Now today I’m thinking of just going to Regent’s or Hyde Park for some people-watching and reading. It’s nice out and I really do want to take advantage of it before it gets bed. Pictures of the flat and such will probably come next week. We are still trying to get it all in order and I want to wait to take pictures.

Saturday, September 16, 2006

I wrote this entry on the couch in my flat, after finally being brave enough to plug my laptop in. I just knew considering all that Javier and I have been through, he was going to blow up or start smoking, just to spite me. But so far so good. (Knock on wood.)

Day two of work on Friday. I hope I get used to the hours quickly because as of now I am ready for bed the second I walk through the door. The job really is just basic, boring stuff, Mom said I don’t write enough but that’s all I have for now. It will be a lot of running around on the days I’m not at reception, and a lot of just doing whatever you’re told. It’s a lot of random, little things that have to be done, which can get daunting, but they seem like they’ll be pretty patient until we get the hang of things.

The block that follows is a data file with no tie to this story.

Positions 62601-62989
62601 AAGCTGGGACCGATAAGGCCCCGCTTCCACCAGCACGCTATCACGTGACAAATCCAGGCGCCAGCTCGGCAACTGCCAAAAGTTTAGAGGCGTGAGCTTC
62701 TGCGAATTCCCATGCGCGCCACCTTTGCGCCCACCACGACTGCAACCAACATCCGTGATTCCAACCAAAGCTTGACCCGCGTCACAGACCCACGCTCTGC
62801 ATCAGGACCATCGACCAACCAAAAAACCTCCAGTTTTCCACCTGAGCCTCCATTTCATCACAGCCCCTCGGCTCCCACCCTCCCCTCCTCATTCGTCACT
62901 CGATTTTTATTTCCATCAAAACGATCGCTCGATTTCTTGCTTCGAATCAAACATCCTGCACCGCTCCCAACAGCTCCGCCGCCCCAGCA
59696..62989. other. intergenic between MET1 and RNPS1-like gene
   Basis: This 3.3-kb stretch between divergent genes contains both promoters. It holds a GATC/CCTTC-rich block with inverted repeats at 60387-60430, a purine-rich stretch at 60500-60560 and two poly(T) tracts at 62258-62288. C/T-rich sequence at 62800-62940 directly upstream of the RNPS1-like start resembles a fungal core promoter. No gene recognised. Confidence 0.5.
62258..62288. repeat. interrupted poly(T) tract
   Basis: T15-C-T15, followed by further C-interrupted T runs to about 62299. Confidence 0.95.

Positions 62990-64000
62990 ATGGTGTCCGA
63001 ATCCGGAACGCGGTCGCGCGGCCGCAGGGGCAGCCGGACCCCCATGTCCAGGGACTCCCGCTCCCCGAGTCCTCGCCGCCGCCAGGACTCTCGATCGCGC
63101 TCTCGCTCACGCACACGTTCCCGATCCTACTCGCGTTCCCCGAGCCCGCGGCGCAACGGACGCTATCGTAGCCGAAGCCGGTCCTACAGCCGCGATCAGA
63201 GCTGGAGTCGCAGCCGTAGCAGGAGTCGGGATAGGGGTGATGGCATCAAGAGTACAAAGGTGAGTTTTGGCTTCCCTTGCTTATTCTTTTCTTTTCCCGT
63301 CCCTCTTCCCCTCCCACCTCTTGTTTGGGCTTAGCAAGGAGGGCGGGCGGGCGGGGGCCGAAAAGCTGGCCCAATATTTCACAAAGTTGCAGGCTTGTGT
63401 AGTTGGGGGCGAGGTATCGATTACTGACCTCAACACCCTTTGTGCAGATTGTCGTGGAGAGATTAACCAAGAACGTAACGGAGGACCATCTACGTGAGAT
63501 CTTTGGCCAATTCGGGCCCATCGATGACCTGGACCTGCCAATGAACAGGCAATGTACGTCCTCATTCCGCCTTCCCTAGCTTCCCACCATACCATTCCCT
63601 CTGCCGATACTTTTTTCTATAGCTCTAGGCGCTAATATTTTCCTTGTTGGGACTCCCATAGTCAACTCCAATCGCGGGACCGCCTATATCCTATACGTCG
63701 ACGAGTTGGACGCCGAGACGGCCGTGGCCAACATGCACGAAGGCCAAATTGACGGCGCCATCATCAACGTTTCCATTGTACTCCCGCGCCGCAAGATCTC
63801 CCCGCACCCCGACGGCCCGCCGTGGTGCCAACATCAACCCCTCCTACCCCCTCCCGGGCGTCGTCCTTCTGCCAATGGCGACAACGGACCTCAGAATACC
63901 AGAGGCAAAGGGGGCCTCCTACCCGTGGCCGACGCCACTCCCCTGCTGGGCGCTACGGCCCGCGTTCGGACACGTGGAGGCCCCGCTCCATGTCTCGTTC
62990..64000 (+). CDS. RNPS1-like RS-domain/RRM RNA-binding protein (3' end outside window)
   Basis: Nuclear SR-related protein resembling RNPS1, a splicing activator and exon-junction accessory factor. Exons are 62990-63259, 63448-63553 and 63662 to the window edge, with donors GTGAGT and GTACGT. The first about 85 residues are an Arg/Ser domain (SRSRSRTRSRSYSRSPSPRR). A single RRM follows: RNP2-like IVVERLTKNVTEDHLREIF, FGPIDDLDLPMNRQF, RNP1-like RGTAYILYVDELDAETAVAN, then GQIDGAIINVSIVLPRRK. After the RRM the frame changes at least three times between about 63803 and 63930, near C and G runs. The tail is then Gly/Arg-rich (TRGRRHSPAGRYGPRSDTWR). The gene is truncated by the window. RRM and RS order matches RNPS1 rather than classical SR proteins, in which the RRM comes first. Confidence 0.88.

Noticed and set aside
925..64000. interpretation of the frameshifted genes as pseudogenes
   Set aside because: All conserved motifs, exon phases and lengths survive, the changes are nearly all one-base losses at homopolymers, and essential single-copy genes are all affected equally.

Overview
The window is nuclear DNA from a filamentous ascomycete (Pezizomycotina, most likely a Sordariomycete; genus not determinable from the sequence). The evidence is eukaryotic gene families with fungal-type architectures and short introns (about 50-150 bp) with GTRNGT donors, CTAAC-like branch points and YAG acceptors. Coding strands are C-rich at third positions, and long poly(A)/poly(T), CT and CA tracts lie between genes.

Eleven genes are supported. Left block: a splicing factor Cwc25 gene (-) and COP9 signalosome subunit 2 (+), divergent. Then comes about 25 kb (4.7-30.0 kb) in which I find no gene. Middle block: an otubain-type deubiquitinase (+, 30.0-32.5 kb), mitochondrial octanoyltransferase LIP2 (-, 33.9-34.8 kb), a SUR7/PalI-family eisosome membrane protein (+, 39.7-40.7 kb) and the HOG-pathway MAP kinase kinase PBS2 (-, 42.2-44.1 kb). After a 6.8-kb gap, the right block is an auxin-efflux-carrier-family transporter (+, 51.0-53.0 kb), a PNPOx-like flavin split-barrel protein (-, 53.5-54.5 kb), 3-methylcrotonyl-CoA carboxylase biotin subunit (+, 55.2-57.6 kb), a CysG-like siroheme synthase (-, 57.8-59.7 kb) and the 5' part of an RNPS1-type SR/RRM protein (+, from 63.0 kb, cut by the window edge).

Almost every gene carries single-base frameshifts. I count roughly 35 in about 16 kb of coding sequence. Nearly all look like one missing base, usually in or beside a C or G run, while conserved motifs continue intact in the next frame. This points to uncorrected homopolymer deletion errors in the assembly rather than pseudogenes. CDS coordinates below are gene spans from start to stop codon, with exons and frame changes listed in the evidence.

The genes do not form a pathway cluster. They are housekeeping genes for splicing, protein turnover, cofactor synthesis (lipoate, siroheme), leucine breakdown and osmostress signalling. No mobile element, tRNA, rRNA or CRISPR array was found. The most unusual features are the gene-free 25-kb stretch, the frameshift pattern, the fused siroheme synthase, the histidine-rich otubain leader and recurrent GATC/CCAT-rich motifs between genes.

We organized a bunch of books and brochures today at work, once again letting me put my three years of library work and a lifetime of organizing skills to use. The brochures were for these amazing hotels, resorts and spas around the world. Bali, Bora Bora, Seychelles, Bangkok, Phuket, Mauritius, and more, places I never would even think of. The hotels are unbelievably gorgeous and make me just want to go, go, go. I even looked at a magazine called “Carolina Architecture,” which I immediately grabbed and was glad to see it refered to “my” Carolina. (And some of South too, bleh.) It had some amazing homes in Asheville and Hickory though.

We are still in the process of making our flat more like a home. The Woolworth’s near us has become our friend. I find it funny that I had never set foot in a Woolworth’s until moving here, but I’ve been three times already in the last three days. I would kill for a Target right now though – oh gosh I really miss Target. I’m starting to miss the strangest thing – grits, Anderson, the smell of my room. But oh the grits. I had to try and explain them to Marissa today, because she’s never had them! Gasp! I didn’t even know where to begin. I was just like “They’re grits. They’re good. They’re…grits.” Since I like to fancy myself some sort of writer, I am going to challenge myself come up with a better description. And of course if someone would like to send me some to assist in my efforts, well, they would not go un-appreciated.